Reducing tire stubble damage

By James J. Hoorman, Hoorman Soil Health Services

Tire damage from harvested crop residue is a major problem. Due to genetic modifications, higher corn populations with more stalks, and low cutting heights the shorter stiffer stubble causes tire damage. Stalks cut 3 inches to 5 inches high do not allow the tires to push the stalk over to minimize tire penetration, creating a “field of rebar” that the tires have to cross. The strength of the stalks combined with changing harvesting techniques, leave shorter stalks and increased tire wear and is especially prevalent with certain corn and soybean varieties.

Soil health can play an important role in stubble decomposition. Soil temperatures above 50 degrees F, adequate moisture, and healthy fungus speed up crop residue decomposition. Unfortunately, longer maturity crops, late harvest (colder temperatures), and fungicide application are negative factors in stubble decomposition. Utilizing early maturing crop varieties and limiting fungicide application helps decompose stubble. Harvesting corn high (below the ear) and leaving the stalk standing followed by crimping with a crop roller will reduce tire damage. Rolling the stalk over reduces tire puncture and keeps the stalk and leaves from blowing away. Rolling crop stubble also prevents crop residue from clogging ditches and improves the habitat for beneficial soil organisms.

Tire manufacturers offer several options to reduce tire stubble damage. Front tractor tires are replaced three to four times faster than rear tractor tires due to crop stubble penetration. Front tires take more of the hit, knocking down stalks ahead of rear tires. Solution: get something in front of the tractor or combine to knock down the stalks, which may double or triple the tire life. Combines, tractors, grain carts, drills, and planter tires, wagons, and semi-trucks and trailers can all be affected by stiff stubble strength and tire damage.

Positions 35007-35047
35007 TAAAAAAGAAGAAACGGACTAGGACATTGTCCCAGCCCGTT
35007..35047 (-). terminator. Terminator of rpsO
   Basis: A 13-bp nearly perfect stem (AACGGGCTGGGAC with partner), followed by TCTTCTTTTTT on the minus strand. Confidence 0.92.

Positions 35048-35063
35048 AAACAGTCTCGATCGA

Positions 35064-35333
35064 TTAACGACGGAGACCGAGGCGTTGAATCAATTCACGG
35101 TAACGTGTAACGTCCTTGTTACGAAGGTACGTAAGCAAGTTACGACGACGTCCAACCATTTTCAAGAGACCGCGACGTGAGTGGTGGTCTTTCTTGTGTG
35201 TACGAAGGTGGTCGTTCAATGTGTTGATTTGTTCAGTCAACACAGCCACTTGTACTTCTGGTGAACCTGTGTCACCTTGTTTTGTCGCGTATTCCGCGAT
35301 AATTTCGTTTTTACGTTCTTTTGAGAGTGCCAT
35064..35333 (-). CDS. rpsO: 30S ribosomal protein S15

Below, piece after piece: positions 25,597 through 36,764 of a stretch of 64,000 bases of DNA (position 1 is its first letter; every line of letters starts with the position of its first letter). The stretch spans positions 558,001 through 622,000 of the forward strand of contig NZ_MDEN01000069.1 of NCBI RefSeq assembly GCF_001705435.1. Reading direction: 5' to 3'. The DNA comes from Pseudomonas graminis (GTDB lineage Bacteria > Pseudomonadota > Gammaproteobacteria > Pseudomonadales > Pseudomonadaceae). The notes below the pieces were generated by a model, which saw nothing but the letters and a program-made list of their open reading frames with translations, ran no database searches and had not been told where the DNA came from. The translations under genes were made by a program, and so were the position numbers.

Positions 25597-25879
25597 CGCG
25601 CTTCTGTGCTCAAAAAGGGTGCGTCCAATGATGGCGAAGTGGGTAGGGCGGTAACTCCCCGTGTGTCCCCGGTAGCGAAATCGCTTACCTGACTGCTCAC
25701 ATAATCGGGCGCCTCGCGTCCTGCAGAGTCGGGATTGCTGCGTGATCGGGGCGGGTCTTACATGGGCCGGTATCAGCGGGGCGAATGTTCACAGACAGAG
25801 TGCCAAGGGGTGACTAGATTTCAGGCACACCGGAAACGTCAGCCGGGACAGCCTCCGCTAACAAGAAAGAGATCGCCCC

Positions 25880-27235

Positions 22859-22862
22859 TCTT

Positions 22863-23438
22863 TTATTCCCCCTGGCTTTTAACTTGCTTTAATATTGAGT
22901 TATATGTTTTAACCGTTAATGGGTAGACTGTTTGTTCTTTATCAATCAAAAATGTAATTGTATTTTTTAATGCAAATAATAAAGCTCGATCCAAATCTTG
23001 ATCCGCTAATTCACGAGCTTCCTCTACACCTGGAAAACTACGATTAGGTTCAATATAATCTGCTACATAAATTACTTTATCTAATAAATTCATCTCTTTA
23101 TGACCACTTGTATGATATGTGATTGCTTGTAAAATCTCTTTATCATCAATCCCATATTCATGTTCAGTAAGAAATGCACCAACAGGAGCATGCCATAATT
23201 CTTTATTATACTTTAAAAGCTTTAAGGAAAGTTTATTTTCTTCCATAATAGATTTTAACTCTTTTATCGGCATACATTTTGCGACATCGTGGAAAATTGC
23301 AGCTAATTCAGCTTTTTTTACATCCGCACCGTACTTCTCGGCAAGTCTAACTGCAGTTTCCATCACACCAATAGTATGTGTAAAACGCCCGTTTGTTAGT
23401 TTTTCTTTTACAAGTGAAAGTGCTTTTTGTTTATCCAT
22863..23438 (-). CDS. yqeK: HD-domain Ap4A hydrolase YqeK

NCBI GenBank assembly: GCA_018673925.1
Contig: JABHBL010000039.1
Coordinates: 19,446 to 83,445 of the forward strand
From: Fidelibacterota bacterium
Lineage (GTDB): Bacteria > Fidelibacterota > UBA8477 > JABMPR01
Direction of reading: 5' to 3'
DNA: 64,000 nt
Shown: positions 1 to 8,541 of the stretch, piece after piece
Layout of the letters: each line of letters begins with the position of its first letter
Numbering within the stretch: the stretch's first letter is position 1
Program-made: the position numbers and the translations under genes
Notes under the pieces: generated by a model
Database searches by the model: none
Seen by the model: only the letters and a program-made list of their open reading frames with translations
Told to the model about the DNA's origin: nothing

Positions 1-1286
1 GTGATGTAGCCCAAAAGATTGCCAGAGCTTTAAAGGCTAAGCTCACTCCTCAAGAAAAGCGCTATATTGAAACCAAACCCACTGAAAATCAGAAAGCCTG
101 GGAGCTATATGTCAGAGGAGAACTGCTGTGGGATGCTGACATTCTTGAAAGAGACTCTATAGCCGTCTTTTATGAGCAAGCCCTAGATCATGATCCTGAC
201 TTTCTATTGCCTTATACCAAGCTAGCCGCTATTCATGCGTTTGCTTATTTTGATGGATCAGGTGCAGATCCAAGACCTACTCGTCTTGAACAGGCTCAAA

Stubble or stalk stompers lay over the crop residue and are common on combines. Corn headers with steel sliders and steel rollers in front of tires efficiently bend stalks before it penetrates the tire. This is the single most important technological thing a producer can do to reduce stubble damage.

Often, depending on the size, structure and geometry of the tire tread pattern, the crop stubble is clamped and guided to the tire surface. The result is high contact pressure with the possibility of damage. If the tire survives the first 1,000 hits, more will come and cause cavitation at the rubber surface. To minimize this risk, the pattern shape or tread design can be optimized. A 45-degree orientation of the lugs is better than 23 degrees. The higher angled tire lugs allow the crop residue to slide off the tire rather than puncturing the tire.

Stubble damage occurs in two ways. It either cuts and penetrations to the tread or the sidewall or it causes small chips of rubber to be dislodged from the tread area through repeated stubble chipping. This damage eventually leads to exposure of the tire cords and the need for tire replacement. Tire damage occurs when tires are run over rows rather than in between rows, so selecting a narrow tire that fits between rows may help. Wider tires run over the rows have more damage to a small portion of the tread, and may require tire replacement.

The main components of tires are rubber and fabric. Tires can only take a limited amount of abuse before failing. As rubber ages, it hardens and makes the tire more resistant to stubble damage. Stubble resistant compounds are used in some agricultural tires for resiliency. Steel belts are tire components that resist puncture. If you are having issue with punctures through the tread, steel belts are an important tire construction attribute to reduce this issue. Other issues that farmers can look into are reducing air pressure on tires and looking at the balloon ratio of tires. These items are too complicated to sufficiently address in this article, but warrant more farmer research.

In short, to reduce stubble damage to tires use a knock down mechanical device, look to purchase tire with higher angle lug to deflect, and check to see if tire has steel belt construction to reduce punctures. Go to for more information on how to reduce stubble damage in tires.

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